A clinical case by our Community member Dr Muhammed Bahadeen
This article and its content are published under the Author’s responsibility as an expression of the Author’s own ideas and practice. Styleitaliano denies any responsibility about the visual and written content of this work.
Patients frequently complain about their maxillary anterior spacing. Midline diastema has a multifactorial etiology. Time, physical, psychological, and financial constraints dictate the most appropriate technique and material for effective treatment. In diastema cases, direct composite resins give the dentist and patient entire control over these limits and the development of a natural smile. This case focuses on a diastema closure made easy with simple protocols.
Chief complaint of this patient was diastema between two centrals and left lateral and central. In this case, the reason of diastema was the small centrals and lateral.
After deciding to close the diastema, a measurement of the space was taken and it was 3mm between centrals. Thus, an equal division of the space between the centrals was made: each one receiving 1.5mm of composite restoration.
Two shades including enamel and dentin were selected since a large diastema was presented. Further, restoring this kind of diastema with only an enamel shade will be impossible (because a thickness of 1.5mm of enamel was not presented anywhere on the centrals).
After shade selection, the diastema was closed with the selected shade to give the patient a rough idea on the final result (no etching and bonding is required in this stage).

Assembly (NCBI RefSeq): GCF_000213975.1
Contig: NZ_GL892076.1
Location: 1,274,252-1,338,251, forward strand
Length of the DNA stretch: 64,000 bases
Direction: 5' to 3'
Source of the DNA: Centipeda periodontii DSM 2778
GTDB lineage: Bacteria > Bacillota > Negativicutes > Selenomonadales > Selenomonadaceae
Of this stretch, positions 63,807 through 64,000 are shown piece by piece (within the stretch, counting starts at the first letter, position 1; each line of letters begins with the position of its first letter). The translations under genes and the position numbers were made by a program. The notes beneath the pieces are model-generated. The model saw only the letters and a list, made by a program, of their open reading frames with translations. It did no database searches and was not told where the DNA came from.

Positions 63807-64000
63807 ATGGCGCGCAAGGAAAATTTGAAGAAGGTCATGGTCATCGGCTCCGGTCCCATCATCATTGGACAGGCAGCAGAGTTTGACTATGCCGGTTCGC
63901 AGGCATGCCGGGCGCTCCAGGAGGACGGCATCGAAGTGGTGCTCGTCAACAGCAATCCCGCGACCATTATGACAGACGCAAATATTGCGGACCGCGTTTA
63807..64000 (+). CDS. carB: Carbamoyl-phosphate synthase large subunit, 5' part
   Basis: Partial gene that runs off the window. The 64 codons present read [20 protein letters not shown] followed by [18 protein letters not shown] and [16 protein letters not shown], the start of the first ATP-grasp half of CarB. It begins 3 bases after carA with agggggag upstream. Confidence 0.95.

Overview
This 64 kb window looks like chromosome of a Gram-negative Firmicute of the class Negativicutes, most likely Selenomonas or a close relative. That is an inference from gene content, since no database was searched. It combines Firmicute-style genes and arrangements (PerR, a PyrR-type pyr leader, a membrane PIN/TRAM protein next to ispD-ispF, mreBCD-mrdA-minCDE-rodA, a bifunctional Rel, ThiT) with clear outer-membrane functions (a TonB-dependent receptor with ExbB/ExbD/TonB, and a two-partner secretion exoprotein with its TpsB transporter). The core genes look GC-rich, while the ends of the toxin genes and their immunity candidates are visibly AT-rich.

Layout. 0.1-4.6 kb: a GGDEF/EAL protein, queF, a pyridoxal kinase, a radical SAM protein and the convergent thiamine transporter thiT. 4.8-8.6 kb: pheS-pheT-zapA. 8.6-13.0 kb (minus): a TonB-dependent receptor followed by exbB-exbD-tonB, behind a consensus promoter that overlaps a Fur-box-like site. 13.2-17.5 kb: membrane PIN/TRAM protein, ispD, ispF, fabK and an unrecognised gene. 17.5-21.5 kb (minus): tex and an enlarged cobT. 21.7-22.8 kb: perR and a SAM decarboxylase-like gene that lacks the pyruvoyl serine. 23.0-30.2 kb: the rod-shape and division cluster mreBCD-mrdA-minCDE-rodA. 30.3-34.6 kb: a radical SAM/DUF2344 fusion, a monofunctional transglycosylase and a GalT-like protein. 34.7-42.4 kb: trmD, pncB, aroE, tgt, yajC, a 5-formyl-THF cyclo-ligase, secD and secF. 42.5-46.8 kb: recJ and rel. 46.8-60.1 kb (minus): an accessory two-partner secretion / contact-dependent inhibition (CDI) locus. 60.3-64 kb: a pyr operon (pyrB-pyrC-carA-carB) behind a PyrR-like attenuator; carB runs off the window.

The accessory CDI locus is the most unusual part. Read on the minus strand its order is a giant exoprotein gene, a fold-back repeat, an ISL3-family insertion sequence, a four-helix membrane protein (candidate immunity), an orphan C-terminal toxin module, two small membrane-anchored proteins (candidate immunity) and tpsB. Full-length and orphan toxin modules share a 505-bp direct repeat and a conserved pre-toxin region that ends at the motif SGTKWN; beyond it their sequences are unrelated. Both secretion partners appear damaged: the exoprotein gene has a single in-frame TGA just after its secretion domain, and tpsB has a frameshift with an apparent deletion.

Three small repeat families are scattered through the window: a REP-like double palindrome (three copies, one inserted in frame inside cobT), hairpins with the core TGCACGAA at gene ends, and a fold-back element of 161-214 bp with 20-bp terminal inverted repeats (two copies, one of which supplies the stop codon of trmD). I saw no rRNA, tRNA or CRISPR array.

It is imperative to clean the tooth from any bacterial biofilm to avoid any poor adhesion.
An immediate silicon index was created and divided in half exactly in the center of the centrals.
The index was created by means of a red coded bur to deepen the index to the desired depth.
The index was on place on the centrals, and make sure they are both cut equally in half and deepened well.
Only roughening is required to remove the aprismatic enamel and then etching of the enamel surface (no preparation with bur).
After etching, a reference point with a pencil was made in order to not bond the composite on a wider area (bonding on unetched enamel will lead to shrinkage and staining at the interface).
After applying the adhesive, a sight of the etched enamel was lost, but the reference points help to avoid the clinical mistake of applying composite on unetched enamel.
First step, the palatal shell was created using an enamel shade (A1) according to the shade selection.
After, further reinforcing of the palatal shell with more composite (dentin shade between the layers). It is now ready to be wedged.
After creating an emergence profile by creating and reinforcing the palatal shell, a wedge and bands were applied to continue the work.
The layering stage was done. Now it is ready to be finished and polished.
Finished and polished composite surfaces.
The lateral was also closed, but with the free hand technique.
Ready for finishing.
Final result: all the requirements are met (the left lateral seems a little short since with the respect to the patient’s occlusion, the lateral could not be lengthen due to a premature contact of the lateral incisor tip and lower canine and lateral).
The difficulties concerning diastema closure are linked to reaching a suitable width proportion of the central incisors and avoiding a ledge at the gingival level of the contact area, which might become a trap for plaque and food. This article describes a case of diastema closure made easy when the clinician followed a right protocol.
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